Keaton. Keaton is the silent set-piece master of comedy (at least until Tati made Playtime). He’s ahead of Chaplin despite Chaplin having the better filmography as it grades out). The use of the locomotive (The General) and the movie screen (Sherlock Jr.) as a set-piece is an inventiveness that deserves recognition. Keaton dominated the top 100 of the combined 1910’s and 20’s list with a whopping 7 total films. One thing that makes it difficult to grade out Keaton as an auteur is its’s hard to attribute the direction of the films to Keaton. TSPDT does and that’s great. But I mean he’s actually uncredited for The Cameraman, College, and Steamboat Bill, Jr. Scholars believe he still was the actual director but again that’s at least a little like saying Spielberg deserves credit for Poltergeist or Hawks deserves sole credit for The Thing That Came From Another World. TSPDT doesn’t list Cukor (or Selznick for that matter) for credit for Gone With the Wind. It’s difficult.

Best film:  The General. Innovative and hysterical. It’s one of the best directed comedies of all-time.

total archiveable films: 9

top 100 films: 0

top 500 films: 2 (The General, Sherlock Jr.)

top 100 films of the decade: 7 (The General, Sherlock Jr., Steamboat Bill Jr., Our Hospitality, The Cameraman, The Navigator, Seven Chances)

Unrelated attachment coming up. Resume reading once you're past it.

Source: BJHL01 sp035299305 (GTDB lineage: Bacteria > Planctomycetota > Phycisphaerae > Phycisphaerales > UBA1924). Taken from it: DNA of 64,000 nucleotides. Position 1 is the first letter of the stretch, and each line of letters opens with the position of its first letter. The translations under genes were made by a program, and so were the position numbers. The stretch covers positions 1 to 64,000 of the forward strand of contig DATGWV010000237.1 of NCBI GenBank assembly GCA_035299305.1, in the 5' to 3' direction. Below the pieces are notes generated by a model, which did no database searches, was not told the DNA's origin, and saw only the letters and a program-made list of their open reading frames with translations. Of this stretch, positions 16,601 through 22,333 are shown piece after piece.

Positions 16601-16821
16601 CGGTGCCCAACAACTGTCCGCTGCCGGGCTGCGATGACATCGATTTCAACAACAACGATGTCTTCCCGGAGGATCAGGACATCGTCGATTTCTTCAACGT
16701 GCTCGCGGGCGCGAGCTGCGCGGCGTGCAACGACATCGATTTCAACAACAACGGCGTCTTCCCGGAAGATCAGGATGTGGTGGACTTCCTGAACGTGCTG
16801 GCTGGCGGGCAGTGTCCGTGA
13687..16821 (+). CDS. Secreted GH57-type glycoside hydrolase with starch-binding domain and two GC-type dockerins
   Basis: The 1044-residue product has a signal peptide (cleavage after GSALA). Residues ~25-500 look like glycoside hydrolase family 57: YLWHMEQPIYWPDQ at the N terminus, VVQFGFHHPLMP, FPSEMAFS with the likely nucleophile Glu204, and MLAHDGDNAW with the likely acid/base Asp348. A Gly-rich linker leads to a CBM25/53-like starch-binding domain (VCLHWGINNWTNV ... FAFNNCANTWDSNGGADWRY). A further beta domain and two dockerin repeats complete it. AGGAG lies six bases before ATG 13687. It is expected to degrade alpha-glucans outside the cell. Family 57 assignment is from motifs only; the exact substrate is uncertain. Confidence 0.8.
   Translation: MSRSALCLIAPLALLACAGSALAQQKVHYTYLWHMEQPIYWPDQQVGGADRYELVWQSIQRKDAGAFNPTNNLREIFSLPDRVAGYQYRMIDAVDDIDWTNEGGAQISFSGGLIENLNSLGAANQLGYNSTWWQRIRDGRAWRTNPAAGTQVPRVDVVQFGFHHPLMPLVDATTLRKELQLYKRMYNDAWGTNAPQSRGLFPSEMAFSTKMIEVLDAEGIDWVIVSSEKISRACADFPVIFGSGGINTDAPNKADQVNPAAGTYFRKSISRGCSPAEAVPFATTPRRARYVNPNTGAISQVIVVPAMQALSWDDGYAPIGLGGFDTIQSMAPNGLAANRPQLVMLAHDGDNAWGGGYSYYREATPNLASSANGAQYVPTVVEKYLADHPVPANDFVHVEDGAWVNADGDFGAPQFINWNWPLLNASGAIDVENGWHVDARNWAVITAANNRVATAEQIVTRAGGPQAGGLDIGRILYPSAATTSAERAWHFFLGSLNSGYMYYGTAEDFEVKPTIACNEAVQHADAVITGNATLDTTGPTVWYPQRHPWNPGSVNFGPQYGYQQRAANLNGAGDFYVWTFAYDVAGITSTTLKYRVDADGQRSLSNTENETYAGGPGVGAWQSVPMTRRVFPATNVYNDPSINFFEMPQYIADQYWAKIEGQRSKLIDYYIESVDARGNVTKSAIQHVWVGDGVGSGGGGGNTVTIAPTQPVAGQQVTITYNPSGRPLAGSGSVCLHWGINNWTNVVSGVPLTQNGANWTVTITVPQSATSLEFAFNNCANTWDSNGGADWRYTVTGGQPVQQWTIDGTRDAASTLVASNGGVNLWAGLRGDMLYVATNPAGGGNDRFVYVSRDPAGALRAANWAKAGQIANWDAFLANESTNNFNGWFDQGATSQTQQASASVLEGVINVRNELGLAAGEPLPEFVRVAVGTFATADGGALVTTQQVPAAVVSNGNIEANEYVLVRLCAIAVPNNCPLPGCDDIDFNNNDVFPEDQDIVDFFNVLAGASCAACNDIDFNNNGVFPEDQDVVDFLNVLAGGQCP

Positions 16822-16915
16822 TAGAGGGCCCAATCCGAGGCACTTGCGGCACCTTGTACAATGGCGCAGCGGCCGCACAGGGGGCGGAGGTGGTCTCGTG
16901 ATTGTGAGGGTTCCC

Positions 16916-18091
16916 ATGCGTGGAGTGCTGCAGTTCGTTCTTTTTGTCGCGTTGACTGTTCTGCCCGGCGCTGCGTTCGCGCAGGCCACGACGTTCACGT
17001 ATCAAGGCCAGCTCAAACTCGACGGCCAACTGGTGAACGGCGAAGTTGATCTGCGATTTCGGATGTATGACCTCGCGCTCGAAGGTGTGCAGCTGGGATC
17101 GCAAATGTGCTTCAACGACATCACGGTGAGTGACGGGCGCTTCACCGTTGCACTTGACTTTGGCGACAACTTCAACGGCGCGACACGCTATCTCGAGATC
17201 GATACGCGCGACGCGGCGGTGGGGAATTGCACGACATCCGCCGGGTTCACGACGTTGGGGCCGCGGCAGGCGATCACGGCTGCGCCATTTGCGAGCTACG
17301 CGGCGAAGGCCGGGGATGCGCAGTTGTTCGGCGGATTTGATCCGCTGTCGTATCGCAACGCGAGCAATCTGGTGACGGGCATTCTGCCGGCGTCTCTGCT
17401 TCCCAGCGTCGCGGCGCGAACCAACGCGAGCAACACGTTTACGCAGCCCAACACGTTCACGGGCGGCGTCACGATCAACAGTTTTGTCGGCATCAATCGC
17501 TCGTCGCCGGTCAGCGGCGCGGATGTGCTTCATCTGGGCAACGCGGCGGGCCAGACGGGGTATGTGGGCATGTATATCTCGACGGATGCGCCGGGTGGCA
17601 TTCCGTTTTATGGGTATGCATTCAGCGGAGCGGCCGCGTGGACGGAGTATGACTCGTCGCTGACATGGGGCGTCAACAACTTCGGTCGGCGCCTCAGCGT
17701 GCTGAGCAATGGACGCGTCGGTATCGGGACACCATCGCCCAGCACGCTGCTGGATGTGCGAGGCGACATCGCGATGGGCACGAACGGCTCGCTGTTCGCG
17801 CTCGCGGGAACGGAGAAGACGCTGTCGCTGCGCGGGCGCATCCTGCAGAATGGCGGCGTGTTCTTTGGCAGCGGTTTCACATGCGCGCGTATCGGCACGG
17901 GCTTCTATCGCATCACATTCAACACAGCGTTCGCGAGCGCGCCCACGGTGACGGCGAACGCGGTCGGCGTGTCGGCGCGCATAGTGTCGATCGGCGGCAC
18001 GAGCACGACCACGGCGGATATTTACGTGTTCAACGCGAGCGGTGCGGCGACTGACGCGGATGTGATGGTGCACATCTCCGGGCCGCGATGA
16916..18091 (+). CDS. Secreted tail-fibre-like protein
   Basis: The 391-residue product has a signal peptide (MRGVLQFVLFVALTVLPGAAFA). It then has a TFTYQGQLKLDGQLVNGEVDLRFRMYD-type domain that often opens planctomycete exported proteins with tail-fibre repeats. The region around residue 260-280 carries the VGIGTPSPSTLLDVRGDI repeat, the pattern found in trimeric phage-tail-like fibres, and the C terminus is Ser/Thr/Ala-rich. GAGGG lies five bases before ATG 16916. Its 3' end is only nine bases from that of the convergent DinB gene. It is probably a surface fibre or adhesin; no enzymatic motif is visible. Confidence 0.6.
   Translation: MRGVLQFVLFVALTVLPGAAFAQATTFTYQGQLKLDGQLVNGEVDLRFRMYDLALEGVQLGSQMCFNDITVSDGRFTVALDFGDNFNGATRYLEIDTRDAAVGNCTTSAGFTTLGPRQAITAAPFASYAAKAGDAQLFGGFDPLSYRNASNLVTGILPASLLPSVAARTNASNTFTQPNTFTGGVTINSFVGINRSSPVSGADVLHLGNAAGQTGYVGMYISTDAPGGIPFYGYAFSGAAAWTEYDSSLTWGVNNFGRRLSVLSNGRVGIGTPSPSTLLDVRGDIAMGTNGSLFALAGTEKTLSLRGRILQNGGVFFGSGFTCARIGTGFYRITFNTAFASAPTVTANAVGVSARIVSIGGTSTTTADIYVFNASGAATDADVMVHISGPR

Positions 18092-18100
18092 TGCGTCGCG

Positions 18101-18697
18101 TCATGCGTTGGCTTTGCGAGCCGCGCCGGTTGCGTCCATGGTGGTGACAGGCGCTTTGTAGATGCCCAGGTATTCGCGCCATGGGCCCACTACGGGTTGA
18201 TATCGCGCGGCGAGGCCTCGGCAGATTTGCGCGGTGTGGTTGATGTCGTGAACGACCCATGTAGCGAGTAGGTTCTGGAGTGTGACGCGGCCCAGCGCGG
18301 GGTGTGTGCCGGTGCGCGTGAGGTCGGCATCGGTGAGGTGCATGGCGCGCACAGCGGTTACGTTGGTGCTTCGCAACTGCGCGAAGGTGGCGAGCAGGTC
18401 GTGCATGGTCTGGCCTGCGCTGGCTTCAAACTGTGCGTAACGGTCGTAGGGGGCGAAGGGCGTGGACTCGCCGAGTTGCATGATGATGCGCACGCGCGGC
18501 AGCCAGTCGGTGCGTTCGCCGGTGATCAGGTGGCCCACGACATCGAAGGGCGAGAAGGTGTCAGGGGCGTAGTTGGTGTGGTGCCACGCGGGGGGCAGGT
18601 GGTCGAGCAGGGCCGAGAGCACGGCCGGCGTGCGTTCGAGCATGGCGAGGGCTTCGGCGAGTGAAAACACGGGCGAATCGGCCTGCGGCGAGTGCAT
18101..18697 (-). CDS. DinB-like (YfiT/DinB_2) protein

structure and objects– the train from The General

most overrated:  Essentially nothing since I have it as a masterpiece, but if forced I would go with The General.. It is #40 of all-time on TSPDT is just a little too high (I’m at #118). Nothing bad though so I hesitate to say anything- I adore The General and slot #118 is high praise indeed.

most underrated:  He really doesn’t have one of these either. His 7 films in the top 1000 on TSPDT are all slotted pretty close to accurate and I don’t have anything else outside of those that should be in the top 1000. Good job critics!

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gem I want to spotlight:   Sherlock Jr.– the changing background/landscape sequence in Sherlock Jr is, justifiably, one of the most discussed sequences in the history of cinema and you should see it if you haven’t already. I mean it’s a great film but also if you’re going to be a cinephile you just to have this reference as part of your film language. It’s essential.

a feat of editing here- the landscape change sequence in Sherlock Jr.

stylistic innovations/traits:    Keaton’s reputation today is actually better than it was in the 1920’s. His use of set=piece structures and architecture is just as famous in cinema circles as his deadpan. Unlike almost all the other comedians and comic directors, he displayed a gifted, apparently instinctual grasp of the possibilities of cinema, both in front of the camera and behind it.

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top 10

  1. The General
  2. Sherlock Jr.
  3. Steamboat Bill Jr.
  4. Our Hospitality
  5. The Cameraman
  6. The Navigator
  7. Seven Chances
  8. College
  9. Go West

By year and grades

1923- Our Hospitality HR
1924- Sherlock Jr. MP
1924- The Navigator
1925- Go West R
1925- Seven Chances HR
1926- The General MP
1927- College R
1928- Steamboat Bill, Jr. HR/MS
1928- The Cameraman

*MP is Masterpiece- top 1-3 quality of the year film

MS is Must-see- top 5-6 quality of the year film

HR is Highly Recommend- top 10 quality of the year film

R is Recommend- outside the top 10 of the year quality film but still in the archives